Outdoor science is sweet at Lighthouse Christian

Date Published: 
March 14, 2014

What could be more exciting than producing your own food from nature? Recently, on a rare warm February day, Lighthouse Christian School students learned how to make maple syrup the old-fashioned way.

“I just think it’s kind of exciting,” said Principal Terri Menoche, who leads the demonstrations herself, having learned the technique years ago at Abbott’s Mill Nature Center in Milford. “And I just thought that was the coolest thing. I was excited to see maples when we got the nature trail,” she said of the school facility.

With the unpredictable Delaware winters, maple sugaring is not exactly profitable, but it is possible when the cold nights make way for a few warm days to get the sap moving.

Menoche shallowly drilled a spile into three trees, allowing the watery sap to flow into buckets underneath, like an IV in reverse.

She got a little more than 4 gallons in one week, giving her time to bring every student outdoors.

“They really seem excited by it. They are very inquisitive, as far as thinking, ‘Nuh-uh. You’re not gonna make maple syrup out of it. There’s just no way.’ They think of syrup because of pancakes and waffles: ‘That comes from the grocery store, not that tree.’”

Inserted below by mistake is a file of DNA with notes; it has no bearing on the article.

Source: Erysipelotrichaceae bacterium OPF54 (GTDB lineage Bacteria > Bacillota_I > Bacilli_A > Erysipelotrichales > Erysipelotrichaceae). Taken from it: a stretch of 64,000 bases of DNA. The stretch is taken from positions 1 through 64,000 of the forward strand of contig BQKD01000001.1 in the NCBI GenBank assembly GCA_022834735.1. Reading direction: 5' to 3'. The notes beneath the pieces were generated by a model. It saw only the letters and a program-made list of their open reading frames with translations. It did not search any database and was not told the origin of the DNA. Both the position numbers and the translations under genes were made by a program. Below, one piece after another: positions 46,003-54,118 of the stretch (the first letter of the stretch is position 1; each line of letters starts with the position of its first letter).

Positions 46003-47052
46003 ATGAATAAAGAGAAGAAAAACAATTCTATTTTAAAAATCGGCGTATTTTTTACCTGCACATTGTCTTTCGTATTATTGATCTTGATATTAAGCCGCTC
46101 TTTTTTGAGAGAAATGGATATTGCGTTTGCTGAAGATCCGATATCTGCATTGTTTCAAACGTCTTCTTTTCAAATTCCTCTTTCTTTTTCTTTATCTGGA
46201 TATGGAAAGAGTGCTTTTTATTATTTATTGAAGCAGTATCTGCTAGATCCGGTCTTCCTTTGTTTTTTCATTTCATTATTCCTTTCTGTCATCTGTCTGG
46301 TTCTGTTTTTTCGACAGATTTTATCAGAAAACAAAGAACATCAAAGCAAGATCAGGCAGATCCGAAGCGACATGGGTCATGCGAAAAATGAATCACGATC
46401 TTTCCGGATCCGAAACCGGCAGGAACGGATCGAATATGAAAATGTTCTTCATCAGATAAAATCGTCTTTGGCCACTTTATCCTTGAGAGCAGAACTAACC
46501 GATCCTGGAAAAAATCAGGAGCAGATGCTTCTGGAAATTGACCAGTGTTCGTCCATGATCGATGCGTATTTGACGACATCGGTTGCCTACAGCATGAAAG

It takes 40 gallons of sap to make one gallon of syrup, so Lighthouse students got just a taste of the finished maple syrup out of the electric pan.

“They could really see the color difference between the [finished syrup] and the sap,” said Menoche, who then read the ingredients from a bottle of brand-name pancake syrup. “There used to be 1 percent maple syrup,” she said of the commercial product. “I can hardly pronounce the names,” she said of some of the other ingredients.

“That’s why it’s more expensive — because it takes a lot more effort,” she explained to them. “But they could do a little bit in their own back yard.”

And the al fresco lesson offers something more for the learning experience, too.

“You’re outside. You’re not just in the typical classroom, but you’re learning something different,” Menoche said. Plus, “Everyone loves pancakes and waffles.”